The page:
Continue reading online.
A poem by faculty member Alan Shapiro is the featured “Poem-A-Day” for Monday, April 21, 2014, at Poets.org:
From where I watch, there are no highest leaves,
no leaves that don’t have over them more leaves
impeding what they open up and out for,
darkening downward as they feed on green
diminishments, as if dark, if it still
can darken, could be itself the light
the darker leaves beneath are hungry for.
From where I watch even the shade hungers
And is hungered after—all along the chain
past bark, root, leaf, ghost speck of leaf,
microbial scrapings, and beyond them, flakes
chipped off of flakes off of a now-
Finish reading online at Poets.org.
A piece by alumna Christine Fadden (fiction, ’09) appears online in Hobart:
Whether You Win or Lose
Uncle Max picked me up for tryouts. I must have been fidgety. I changed the radio station a half dozen times before turning it off.
“The Beach Boys shouldn’t call themselves boys,” I said. “They have mustaches.”
“And sideburns,” my uncle said.
I opened the glove box and looked through his cassettes. His Joni Mitchell tape was busted, so I stuck my pinky in the hole and tried to rewind the loose tape.
“Nervous?” my uncle asked.
I shook my head. “Mom loves this tape,” I said. “I like how Joni Mitchell calls her husband her old man. That’s funny, don’t you think? It’s really weird, isn’t it? I don’t like the way she sings the song though, all up and down like she’s being goosed. But I like the one about drinking a case with somebody. Yeah, Mom and I sing the case song together like we have furry throats.”
“A little nervous is good, you know,” my uncle said.
Continue reading online.
A new essay by alumna Peggy Shinner (fiction, ’94) appears online at Salon:
Don’t slouch, young lady
(excerpted and adapted from ”You Feel So Mortal/Essays on the Body”)
I was a Dr. Spock baby. My mother kept “The Pocket Book of Baby and Child Care” in the end table next to the couch in the living room, where I found it once when I was looking through drawers for evidence of family secrets, a favorite childhood pastime, and where it remained until two years after her death, when my father finally decided to sell the house and move to an apartment. Periodically I would take out the book and idly flip through the pages. What did it tell me about my mother, or my mother about her children? My mother, a binge eater, insecure cook, sharp dresser and the family ledger-keeper and handyperson, who often seemed daunted by the rigors of raising children. She died in her mid-50s, a woman about whom you might have predicted an early death, perhaps because she seemed afraid of life and gave off a persistent whiff of unhappiness. “Use the Index at the back when you are troubled,” Dr. Spock suggested, and I imagine her folded in the corner of the couch, legs under her housecoat, a Marlboro in the ashtray on the end table. It was late at night. My father was snoring ballistically from the bedroom. The house seemed to be ticking with worry.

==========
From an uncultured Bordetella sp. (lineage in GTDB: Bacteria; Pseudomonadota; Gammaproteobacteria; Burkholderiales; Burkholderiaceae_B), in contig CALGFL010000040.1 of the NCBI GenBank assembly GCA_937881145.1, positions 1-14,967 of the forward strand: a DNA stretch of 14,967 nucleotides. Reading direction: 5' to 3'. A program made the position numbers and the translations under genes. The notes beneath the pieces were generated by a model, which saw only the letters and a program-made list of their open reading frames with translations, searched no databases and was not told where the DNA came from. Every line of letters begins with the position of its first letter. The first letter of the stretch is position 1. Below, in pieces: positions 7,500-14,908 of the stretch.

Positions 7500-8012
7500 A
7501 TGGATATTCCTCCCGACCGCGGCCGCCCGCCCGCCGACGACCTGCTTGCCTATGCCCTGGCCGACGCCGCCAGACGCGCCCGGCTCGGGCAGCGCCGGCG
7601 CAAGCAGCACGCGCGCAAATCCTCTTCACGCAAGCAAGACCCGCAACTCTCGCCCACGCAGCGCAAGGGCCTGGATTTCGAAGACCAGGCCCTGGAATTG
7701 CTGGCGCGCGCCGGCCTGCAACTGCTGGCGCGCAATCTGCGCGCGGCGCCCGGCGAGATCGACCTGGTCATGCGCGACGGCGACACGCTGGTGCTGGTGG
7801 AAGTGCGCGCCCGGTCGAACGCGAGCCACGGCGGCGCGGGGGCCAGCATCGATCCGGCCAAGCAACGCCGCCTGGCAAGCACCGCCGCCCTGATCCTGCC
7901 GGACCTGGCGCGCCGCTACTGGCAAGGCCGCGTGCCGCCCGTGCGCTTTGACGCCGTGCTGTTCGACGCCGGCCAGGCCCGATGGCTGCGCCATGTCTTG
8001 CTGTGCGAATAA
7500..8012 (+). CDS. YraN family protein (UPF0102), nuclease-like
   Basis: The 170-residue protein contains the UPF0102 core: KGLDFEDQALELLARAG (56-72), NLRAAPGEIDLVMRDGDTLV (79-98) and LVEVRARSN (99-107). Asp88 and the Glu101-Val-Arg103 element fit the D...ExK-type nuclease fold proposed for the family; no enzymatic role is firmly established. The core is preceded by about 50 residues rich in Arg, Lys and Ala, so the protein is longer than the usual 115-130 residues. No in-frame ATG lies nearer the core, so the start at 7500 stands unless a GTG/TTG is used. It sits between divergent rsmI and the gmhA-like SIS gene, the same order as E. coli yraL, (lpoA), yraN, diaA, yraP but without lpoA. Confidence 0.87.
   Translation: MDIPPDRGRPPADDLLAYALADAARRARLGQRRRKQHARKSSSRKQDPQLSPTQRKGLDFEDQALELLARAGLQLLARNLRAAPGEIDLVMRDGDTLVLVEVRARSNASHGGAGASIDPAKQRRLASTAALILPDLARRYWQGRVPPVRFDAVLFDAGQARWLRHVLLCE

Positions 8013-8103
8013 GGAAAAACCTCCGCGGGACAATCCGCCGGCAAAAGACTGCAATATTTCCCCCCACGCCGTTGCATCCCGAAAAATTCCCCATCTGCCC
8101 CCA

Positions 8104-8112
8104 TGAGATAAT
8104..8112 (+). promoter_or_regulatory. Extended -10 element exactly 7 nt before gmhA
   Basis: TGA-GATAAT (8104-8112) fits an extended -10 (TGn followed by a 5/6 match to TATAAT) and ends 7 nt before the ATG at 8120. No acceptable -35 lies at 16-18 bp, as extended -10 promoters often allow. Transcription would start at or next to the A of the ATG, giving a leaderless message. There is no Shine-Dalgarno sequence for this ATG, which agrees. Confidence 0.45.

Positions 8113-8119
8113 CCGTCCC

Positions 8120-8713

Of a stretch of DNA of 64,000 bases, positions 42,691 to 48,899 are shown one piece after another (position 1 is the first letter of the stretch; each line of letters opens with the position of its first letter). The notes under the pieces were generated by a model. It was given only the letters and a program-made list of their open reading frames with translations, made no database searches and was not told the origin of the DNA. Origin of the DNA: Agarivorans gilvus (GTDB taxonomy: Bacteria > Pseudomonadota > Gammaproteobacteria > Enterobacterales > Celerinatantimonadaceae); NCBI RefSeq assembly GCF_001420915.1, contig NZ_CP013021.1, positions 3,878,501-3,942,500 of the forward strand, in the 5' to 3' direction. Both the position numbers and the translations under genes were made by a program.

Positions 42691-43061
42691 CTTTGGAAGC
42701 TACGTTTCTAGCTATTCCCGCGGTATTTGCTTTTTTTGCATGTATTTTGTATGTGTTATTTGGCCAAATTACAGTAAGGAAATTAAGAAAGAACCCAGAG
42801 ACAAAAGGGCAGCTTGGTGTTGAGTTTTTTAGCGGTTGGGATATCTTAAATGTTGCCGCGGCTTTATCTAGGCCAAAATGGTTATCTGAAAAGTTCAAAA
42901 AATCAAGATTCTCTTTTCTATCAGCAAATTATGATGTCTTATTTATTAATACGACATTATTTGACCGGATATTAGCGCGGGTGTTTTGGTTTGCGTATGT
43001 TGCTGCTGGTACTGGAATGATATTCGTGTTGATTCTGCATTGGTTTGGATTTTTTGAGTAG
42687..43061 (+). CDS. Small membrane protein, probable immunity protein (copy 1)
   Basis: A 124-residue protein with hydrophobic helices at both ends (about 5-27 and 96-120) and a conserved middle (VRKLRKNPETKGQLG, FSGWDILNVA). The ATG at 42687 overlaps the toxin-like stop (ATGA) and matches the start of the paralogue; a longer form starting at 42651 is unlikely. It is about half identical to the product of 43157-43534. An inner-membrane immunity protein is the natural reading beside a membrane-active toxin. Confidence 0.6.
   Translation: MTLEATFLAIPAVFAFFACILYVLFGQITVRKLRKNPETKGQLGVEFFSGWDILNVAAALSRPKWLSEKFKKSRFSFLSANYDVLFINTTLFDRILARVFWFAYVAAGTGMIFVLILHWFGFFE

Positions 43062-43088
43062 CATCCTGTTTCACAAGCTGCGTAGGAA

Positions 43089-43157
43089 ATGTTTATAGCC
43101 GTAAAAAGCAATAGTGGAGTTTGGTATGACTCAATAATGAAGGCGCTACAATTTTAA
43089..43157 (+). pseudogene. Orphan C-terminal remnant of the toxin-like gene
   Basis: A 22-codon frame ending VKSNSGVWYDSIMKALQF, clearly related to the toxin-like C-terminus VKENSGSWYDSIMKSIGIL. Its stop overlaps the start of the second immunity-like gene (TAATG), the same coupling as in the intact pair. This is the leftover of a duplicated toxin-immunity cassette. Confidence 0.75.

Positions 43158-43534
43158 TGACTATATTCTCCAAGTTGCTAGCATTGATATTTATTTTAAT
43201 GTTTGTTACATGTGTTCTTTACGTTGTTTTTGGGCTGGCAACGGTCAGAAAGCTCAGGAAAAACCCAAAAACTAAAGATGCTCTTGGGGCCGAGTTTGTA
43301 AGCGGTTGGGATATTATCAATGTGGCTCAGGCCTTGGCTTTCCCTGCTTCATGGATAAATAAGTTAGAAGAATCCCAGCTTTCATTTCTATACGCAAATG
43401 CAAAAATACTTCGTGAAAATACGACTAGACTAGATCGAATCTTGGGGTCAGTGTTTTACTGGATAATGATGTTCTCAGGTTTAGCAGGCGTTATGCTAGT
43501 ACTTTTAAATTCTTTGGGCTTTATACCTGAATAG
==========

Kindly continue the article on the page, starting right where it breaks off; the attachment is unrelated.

Continue reading online.
A new story by faculty member Caitlin Horrocks appears online at Salon:
You’re the kids who robbed us: Our strange online encounter with our burglars
When the calls came, we didn’t receive them. We were 800 miles from home, at a friend’s place too deep in the Vermont woods for cell reception. It wasn’t until the drive back into civilization the following morning that the voice mails chirped into view on my phone. “What is it?” my husband Todd asked, watching my face as I listened to the messages from our neighbor.
“The house got robbed,” I said, although it was the wrong word. There’d been no force involved, just a sliced-through screen, the back window pried open or carelessly left unlocked. We’d been burglarized, burgled, a cheerful, gurgling word like a cartoon character had snuck in to eat Cheetos and watch cable. Our house too, the neighbors’ message said. They couldn’t tell us what was missing, what the inside of our house looked like.